Back Stories IV
Throughout its 50th anniversary year, OPERA America is saluting its 16 founding member companies. Here’s a look at three of them, then and now.
Houston Grand Opera
Houston Grand Opera was 15 years old when it became a founding member of OPERA America. It was founded in 1955 by impresario/conductor Walter Herbert (see page 22), in collaboration with a group of Houstonian opera lovers. The company started with a two-opera season, but over the next decade built itself up to five productions annually. David Gockley took over as general director in 1972, and quickly established HGO as a leading force in the introduction of new American operas. In the years since, the company has presented 67 world premieres, including such seminal works as A Quiet Place (Leonard Bernstein and Stephen Wadsworth, 1983), Nixon in China (John Adams and Alice Goodman, 1987), Little Women (Mark Adamo, 1998) and Cold Sassy Tree (Carlisle Floyd, 2000).
The Houston Grand Opera Studio, a pioneering young artist program, was launched in 1977, and has proved a launching pad for singers like Joyce DiDonato, Jamie Barton, Ryan McKinny, and Ana María Martínez. HGOco, established in 2007, under the leadership of Anthony Freud, sends education and performance programs throughout the Houston era, commissions works that resonate with the community, and has forged partnerships with numerous local organizations, helping define Houston Grand Opera as a vital contributor to the city at large.
In 1987, HGO moved into the Wortham Theater Center, whose two auditoriums offer the company the flexibility of staging both intimate works and grand opera in appropriate venues. The facility, which also houses HGO’s administrative offices and technical shops, suffered severe damage from Hurricane Harvey in August 2017, but the company valiantly regrouped. Under the direction of Artistic and Music Director Patrick Summers and Managing Director Perryn Leech, HGO moved the 2017–2018 season to the “Resilience Theater,” a hastily constructed performance space within a nearby convention hall, before gratefully returning to its home in the fall of 2018.
The roster of OPERA America’s founding members included two intense competitors: Philadelphia Lyric Opera and Philadelphia Grand Opera. Both companies brought the greatest singers of their day to their home city, but both struggled for funding. The rivalry ended in 1975, when they merged to form the Opera Company of Philadelphia. Star singers continued to play a key role in the new organization: Luciano Pavarotti staged his International Opera Competition under its auspices between 1980 and 1996; Jessye Norman made her U.S. opera debut there in 1982.
Philadelphia had historically been conservative in its musical tastes, but the company started introducing 20th-century works, by Stravinsky, Britten, and others, into its repertory. It put a new emphasis on education, introducing Sounds of Learning, a program that brought opera to Philadelphia schools. It was one of the three companies to co-commission Margaret Garner, by Richard Danielpour and Toni Morrison, presenting the Philadelphia premiere in 2006.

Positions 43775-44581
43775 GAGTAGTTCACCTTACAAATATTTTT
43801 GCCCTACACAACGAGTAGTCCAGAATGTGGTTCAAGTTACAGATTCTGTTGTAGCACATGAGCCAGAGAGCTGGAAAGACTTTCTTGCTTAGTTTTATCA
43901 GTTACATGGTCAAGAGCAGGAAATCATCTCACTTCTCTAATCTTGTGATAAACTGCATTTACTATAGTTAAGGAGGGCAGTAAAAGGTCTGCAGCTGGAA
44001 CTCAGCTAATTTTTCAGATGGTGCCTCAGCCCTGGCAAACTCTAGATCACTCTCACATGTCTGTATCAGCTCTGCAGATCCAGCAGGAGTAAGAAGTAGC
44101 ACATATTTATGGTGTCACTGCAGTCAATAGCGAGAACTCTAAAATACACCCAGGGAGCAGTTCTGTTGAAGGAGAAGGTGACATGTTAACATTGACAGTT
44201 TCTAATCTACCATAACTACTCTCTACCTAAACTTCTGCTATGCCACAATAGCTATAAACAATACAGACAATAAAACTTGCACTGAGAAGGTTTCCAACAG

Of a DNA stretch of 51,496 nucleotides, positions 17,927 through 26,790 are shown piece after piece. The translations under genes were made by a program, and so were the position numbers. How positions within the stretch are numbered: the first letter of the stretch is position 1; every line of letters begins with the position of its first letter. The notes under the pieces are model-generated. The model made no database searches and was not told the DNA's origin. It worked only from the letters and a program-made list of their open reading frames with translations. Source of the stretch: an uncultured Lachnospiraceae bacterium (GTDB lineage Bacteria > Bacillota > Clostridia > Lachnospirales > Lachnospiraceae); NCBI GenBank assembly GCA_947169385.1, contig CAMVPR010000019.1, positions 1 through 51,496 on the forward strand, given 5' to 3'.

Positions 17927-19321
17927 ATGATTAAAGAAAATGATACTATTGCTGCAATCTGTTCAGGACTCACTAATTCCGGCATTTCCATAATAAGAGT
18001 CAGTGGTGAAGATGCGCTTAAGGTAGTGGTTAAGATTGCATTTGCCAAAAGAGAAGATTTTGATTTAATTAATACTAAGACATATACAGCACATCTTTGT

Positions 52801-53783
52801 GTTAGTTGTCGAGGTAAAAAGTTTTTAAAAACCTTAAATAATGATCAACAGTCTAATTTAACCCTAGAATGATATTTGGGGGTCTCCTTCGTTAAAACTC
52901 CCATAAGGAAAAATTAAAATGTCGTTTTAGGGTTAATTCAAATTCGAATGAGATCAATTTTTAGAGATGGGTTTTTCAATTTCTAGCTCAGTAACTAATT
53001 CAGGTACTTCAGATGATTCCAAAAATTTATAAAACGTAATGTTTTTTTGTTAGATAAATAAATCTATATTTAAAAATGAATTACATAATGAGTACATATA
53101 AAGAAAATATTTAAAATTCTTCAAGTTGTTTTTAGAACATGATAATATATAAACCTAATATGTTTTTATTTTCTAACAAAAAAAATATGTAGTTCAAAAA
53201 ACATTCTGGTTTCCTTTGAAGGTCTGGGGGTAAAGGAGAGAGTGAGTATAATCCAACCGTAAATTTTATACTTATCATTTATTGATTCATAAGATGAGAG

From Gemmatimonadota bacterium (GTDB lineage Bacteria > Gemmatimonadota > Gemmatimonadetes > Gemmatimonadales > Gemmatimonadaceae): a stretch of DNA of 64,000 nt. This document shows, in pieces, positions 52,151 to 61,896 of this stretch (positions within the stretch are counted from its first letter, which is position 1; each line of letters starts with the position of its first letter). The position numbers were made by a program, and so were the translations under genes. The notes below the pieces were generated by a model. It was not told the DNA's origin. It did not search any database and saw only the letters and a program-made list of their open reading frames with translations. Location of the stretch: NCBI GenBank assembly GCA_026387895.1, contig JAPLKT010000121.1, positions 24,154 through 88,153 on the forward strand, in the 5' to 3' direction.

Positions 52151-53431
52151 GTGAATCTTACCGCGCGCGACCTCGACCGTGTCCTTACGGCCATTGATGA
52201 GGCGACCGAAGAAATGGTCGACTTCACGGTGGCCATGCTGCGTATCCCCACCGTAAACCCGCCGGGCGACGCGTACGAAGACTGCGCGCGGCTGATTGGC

In 2011, David B. Devan, who joined the organization as managing director in 2006, took over as general director. With the aim of defining the Opera Company of Philadelphia as a resource for the community at large, he oversaw its name change to Opera Philadelphia. Under Devan’s direction, the company has embarked on a number of partnerships with local organizations like the Philadelphia Museum of Art, Barnes Foundation, and Bearded Ladies Cabaret. It launched its innovative Composer in Residence program, offering professional development to leading young creative artists, and put remarkable emphasis in its repertory on contemporary works as well as world premieres like Missy Mazzoli and Royce Vavrek’s Breaking the Waves. In 2017, Opera Philadelphia introduced O17 — the first in an annual series of wildly popular two-week festivals, featuring a dazzling variety of offerings, from new works to reimagined stagings of the classics to alternative cabaret.
One of the oldest opera companies in the U.S., the Tulsa Opera Club debuted in 1948, with a performance of La traviata in a high school auditorium. Twelve years later, the company — now known as Tulsa Opera — gained national attention with another Traviata when Life magazine touted its handmade, 4,000-prism chandelier. Met stars regularly visited the company. Among the luminaries who performed with Tulsa Opera were Roberta Peters, Beverly Sills, and Luciano Pavarotti; later on, the company offered performances of Joyce DiDonato and Stephanie Blythe early in their careers.
Tulsa Opera’s early offerings centered on the standard repertoire, but eventually titles like Dialogues of the Carmelites and The Cunning Little Vixen joined the mix. More recently, the company has presented contemporary works like Dead Man Walking and The Little Prince. Tulsa Youth Opera offers training to area students and mounts an annual children’s opera. In 2010, responding to state budget cuts, the company launched Raise Your Voice!, a collaboration with Tulsa Public Schools that puts music teachers back in public school classrooms.
Tulsa Opera’s current artistic director, Tobias Picker, is himself a noted American opera composer. Ken McConnell is its general director and CEO. Just last season, the company made history when it presented Lucia Lucas as Don Giovanni: the first transgender woman to star in a U.S. opera production.